Rafael Nadal said winning his first Grand Slam title on hard courts was extra special after he beat Roger Federer at the Australian Open.
The Spaniard won a sensational final 7-5 3-6 7-6 (7-3) 3-6 6-2 to add the Australian title to four wins at the French Open and one at Wimbledon.
"It's a dream to win here, a Grand Slam on a hard court," said the 22-year-old world number one.
"I worked very hard all my life to improve my tennis outside of clay."
Federer had been trying to match Pete Sampras's all-time record of 14 Grand Slam victories, and Nadal had sympathy for his beaten opponent.
"I'm sorry it was a tough moment for Roger," he said. "I know how tough it must be there in an important situation for him.
"But, you know, he's a great champion. He's the best. And he's, for sure, a very important person for our sport."
Nadal would not be drawn on whether he felt he could one day threaten the mark of 14 Grand Slam titles.
"I'm happy with my six," he said. "For sure I'm going to continue trying my best every day to improve my tennis and try to continue winning matches and titles."
After receiving the trophy from Rod Laver, Nadal said that the Australian's achievement of winning calendar Grand Slams in 1962 and 1969 meant he had a strong claim to be the best of all time.
"My uncle always told me Rod Laver was the best because he won two times the Grand Slam, the whole Grand Slam, the four in a row, and for like six or seven years he didn't play, so for that reason he can be."
After the match Federer said that he felt Nadal always had an advantage being a left-hander, and the Spaniard admitted: "I think to play against Roger it's a little bit easier if you are lefty, because if you are a righty it's very tough to play against his forehand all the time."
Nadal said that the treatment he had in the closing stages was for tight quadriceps and hamstrings, but he felt the match hinged on his being "more solid" in the fifth set.
Federer admitted that his serve had let him down as he made just 52% of first serves across the whole match, and fell considerably lower at one stage.
"I don't think I served particularly well, unfortunately, and I think that was the key to the match in the end.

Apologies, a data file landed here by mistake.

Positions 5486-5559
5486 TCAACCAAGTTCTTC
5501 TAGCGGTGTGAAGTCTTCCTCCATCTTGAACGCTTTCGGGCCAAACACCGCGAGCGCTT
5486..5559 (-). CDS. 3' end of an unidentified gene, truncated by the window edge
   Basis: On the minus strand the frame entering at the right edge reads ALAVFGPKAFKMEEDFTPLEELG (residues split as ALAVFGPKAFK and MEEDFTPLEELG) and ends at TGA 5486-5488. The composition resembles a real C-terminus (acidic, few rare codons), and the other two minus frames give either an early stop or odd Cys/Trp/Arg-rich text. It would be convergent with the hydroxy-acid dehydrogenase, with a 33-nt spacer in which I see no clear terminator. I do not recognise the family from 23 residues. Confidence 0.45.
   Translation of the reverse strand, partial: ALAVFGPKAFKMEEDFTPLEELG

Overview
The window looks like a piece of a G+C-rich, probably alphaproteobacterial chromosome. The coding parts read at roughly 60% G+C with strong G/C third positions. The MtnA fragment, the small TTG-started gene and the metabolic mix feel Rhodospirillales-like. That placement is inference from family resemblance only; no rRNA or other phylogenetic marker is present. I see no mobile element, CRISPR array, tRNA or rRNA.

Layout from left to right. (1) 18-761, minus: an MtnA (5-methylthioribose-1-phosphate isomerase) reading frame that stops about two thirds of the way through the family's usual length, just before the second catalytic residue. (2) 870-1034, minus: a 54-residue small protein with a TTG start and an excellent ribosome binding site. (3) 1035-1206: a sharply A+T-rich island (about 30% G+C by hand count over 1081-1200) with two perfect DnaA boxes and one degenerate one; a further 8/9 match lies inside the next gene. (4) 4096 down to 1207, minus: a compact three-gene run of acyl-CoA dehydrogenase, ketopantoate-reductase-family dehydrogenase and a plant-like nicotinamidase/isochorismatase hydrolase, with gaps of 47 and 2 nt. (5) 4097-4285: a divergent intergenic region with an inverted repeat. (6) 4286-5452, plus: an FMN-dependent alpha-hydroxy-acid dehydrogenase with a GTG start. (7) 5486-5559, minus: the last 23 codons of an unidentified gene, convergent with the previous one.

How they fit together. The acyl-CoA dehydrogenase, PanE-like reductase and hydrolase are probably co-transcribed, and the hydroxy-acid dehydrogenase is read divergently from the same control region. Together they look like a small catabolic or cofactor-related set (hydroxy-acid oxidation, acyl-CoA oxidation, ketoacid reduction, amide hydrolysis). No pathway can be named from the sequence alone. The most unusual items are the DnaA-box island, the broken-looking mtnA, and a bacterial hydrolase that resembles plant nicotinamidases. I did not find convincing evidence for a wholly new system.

"I won a set against Rafa serving 30% first serves. I mean, it's makeable. I got a great second serve. Very reliable normally.
"I hit some stupid double faults, but that's going to happen in a five-set match usually.
"I tried to kind of get the grip on my serve but never really found the rhythm, which was a pity, but it happens."
The Swiss, 27, was disappointed with his efforts as he was broken twice in the final set.
"I love this game," he said. "It means the world to me, so it hurts when you lose.
"In a fifth set, anything can happen. That's the problem. Not usually the better player always wins. Just a matter of momentum sometimes.
"Maybe I should have never been there in the first place. But I think he played well. I definitely played a terrible fifth set. I kind of handed it over to him.
"No doubt he's one of the tougher guys out there for a fifth set - no doubt."
Federer was very emotional immediately after the match and struggled to complete his runner-up speech.
"This is one of the matches in my career where I feel like I could have or should have won.
"You can't go through your whole life as a tennis player taking every victory that's out there. You've got to live with those.
"But they hurt even more like if you're that close, like at Wimbledon or like here at the Australian Open, so that's what's tough about it. But I have no regrets so it's alright."
And asked if he still believed he could beat Nadal, the Swiss replied: "For sure."